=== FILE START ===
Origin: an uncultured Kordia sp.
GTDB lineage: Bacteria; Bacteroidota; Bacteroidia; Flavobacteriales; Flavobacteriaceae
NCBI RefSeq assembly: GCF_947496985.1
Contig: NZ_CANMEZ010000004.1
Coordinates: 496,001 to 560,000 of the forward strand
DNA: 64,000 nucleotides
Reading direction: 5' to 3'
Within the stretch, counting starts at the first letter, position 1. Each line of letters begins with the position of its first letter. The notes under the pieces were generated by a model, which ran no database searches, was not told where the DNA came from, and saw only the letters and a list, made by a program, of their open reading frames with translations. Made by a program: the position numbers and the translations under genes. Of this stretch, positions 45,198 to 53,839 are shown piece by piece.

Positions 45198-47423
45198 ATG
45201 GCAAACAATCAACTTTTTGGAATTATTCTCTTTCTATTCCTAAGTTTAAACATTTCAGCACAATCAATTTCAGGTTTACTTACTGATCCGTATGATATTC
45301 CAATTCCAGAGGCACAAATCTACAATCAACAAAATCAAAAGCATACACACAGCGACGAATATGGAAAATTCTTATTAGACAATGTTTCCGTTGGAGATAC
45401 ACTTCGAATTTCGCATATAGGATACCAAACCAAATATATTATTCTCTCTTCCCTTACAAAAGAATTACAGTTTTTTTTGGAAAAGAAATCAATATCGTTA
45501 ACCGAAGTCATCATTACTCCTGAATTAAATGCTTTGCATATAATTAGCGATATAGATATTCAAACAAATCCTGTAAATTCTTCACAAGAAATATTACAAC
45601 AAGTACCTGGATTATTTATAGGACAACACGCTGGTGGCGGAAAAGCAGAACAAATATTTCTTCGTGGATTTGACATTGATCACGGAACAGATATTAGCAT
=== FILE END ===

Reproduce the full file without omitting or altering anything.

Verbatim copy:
Origin: an uncultured Kordia sp.
GTDB lineage: Bacteria; Bacteroidota; Bacteroidia; Flavobacteriales; Flavobacteriaceae
NCBI RefSeq assembly: GCF_947496985.1
Contig: NZ_CANMEZ010000004.1
Coordinates: 496,001 to 560,000 of the forward strand
DNA: 64,000 nucleotides
Reading direction: 5' to 3'
Within the stretch, counting starts at the first letter, position 1. Each line of letters begins with the position of its first letter. The notes under the pieces were generated by a model, which ran no database searches, was not told where the DNA came from, and saw only the letters and a list, made by a program, of their open reading frames with translations. Made by a program: the position numbers and the translations under genes. Of this stretch, positions 45,198 to 53,839 are shown piece by piece.

Positions 45198-47423
45198 ATG
45201 GCAAACAATCAACTTTTTGGAATTATTCTCTTTCTATTCCTAAGTTTAAACATTTCAGCACAATCAATTTCAGGTTTACTTACTGATCCGTATGATATTC
45301 CAATTCCAGAGGCACAAATCTACAATCAACAAAATCAAAAGCATACACACAGCGACGAATATGGAAAATTCTTATTAGACAATGTTTCCGTTGGAGATAC
45401 ACTTCGAATTTCGCATATAGGATACCAAACCAAATATATTATTCTCTCTTCCCTTACAAAAGAATTACAGTTTTTTTTGGAAAAGAAATCAATATCGTTA
45501 ACCGAAGTCATCATTACTCCTGAATTAAATGCTTTGCATATAATTAGCGATATAGATATTCAAACAAATCCTGTAAATTCTTCACAAGAAATATTACAAC
45601 AAGTACCTGGATTATTTATAGGACAACACGCTGGTGGCGGAAAAGCAGAACAAATATTTCTTCGTGGATTTGACATTGATCACGGAACAGATATTAGCAT